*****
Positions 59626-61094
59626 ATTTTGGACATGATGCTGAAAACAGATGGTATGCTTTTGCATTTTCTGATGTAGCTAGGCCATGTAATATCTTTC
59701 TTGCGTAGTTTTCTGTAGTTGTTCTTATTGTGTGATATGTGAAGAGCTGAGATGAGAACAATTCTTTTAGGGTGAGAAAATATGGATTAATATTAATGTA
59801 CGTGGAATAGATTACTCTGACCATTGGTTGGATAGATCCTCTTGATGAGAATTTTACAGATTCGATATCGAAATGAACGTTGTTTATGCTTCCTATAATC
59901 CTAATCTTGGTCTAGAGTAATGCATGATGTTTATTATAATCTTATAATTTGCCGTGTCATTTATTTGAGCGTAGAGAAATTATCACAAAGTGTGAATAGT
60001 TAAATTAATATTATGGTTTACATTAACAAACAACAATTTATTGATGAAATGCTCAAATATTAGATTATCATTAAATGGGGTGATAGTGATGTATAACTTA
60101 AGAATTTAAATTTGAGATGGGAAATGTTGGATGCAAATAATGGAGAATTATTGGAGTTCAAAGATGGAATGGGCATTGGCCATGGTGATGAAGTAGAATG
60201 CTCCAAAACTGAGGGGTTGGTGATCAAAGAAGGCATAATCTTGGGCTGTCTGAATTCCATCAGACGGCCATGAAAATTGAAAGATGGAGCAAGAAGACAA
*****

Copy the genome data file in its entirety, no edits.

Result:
Positions 59626-61094
59626 ATTTTGGACATGATGCTGAAAACAGATGGTATGCTTTTGCATTTTCTGATGTAGCTAGGCCATGTAATATCTTTC
59701 TTGCGTAGTTTTCTGTAGTTGTTCTTATTGTGTGATATGTGAAGAGCTGAGATGAGAACAATTCTTTTAGGGTGAGAAAATATGGATTAATATTAATGTA
59801 CGTGGAATAGATTACTCTGACCATTGGTTGGATAGATCCTCTTGATGAGAATTTTACAGATTCGATATCGAAATGAACGTTGTTTATGCTTCCTATAATC
59901 CTAATCTTGGTCTAGAGTAATGCATGATGTTTATTATAATCTTATAATTTGCCGTGTCATTTATTTGAGCGTAGAGAAATTATCACAAAGTGTGAATAGT
60001 TAAATTAATATTATGGTTTACATTAACAAACAACAATTTATTGATGAAATGCTCAAATATTAGATTATCATTAAATGGGGTGATAGTGATGTATAACTTA
60101 AGAATTTAAATTTGAGATGGGAAATGTTGGATGCAAATAATGGAGAATTATTGGAGTTCAAAGATGGAATGGGCATTGGCCATGGTGATGAAGTAGAATG
60201 CTCCAAAACTGAGGGGTTGGTGATCAAAGAAGGCATAATCTTGGGCTGTCTGAATTCCATCAGACGGCCATGAAAATTGAAAGATGGAGCAAGAAGACAA